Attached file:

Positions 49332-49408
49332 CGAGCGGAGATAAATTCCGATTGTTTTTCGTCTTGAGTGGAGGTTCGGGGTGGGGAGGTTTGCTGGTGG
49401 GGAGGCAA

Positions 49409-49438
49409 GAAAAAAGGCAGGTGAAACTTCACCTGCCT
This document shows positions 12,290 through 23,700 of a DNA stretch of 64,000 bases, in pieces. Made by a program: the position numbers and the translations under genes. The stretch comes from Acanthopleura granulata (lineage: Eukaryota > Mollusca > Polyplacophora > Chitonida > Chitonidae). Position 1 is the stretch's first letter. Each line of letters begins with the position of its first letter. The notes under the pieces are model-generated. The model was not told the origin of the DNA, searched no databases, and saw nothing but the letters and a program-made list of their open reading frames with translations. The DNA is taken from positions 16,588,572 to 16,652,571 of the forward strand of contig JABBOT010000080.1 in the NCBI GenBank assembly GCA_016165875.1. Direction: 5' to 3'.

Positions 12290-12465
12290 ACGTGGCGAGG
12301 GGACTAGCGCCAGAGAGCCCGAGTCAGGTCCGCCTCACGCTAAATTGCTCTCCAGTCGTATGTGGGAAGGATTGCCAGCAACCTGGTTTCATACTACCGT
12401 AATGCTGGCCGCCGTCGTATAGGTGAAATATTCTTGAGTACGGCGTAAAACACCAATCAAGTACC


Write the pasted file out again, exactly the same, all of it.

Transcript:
Positions 49332-49408
49332 CGAGCGGAGATAAATTCCGATTGTTTTTCGTCTTGAGTGGAGGTTCGGGGTGGGGAGGTTTGCTGGTGG
49401 GGAGGCAA

Positions 49409-49438
49409 GAAAAAAGGCAGGTGAAACTTCACCTGCCT
This document shows positions 12,290 through 23,700 of a DNA stretch of 64,000 bases, in pieces. Made by a program: the position numbers and the translations under genes. The stretch comes from Acanthopleura granulata (lineage: Eukaryota > Mollusca > Polyplacophora > Chitonida > Chitonidae). Position 1 is the stretch's first letter. Each line of letters begins with the position of its first letter. The notes under the pieces are model-generated. The model was not told the origin of the DNA, searched no databases, and saw nothing but the letters and a program-made list of their open reading frames with translations. The DNA is taken from positions 16,588,572 to 16,652,571 of the forward strand of contig JABBOT010000080.1 in the NCBI GenBank assembly GCA_016165875.1. Direction: 5' to 3'.

Positions 12290-12465
12290 ACGTGGCGAGG
12301 GGACTAGCGCCAGAGAGCCCGAGTCAGGTCCGCCTCACGCTAAATTGCTCTCCAGTCGTATGTGGGAAGGATTGCCAGCAACCTGGTTTCATACTACCGT
12401 AATGCTGGCCGCCGTCGTATAGGTGAAATATTCTTGAGTACGGCGTAAAACACCAATCAAGTACC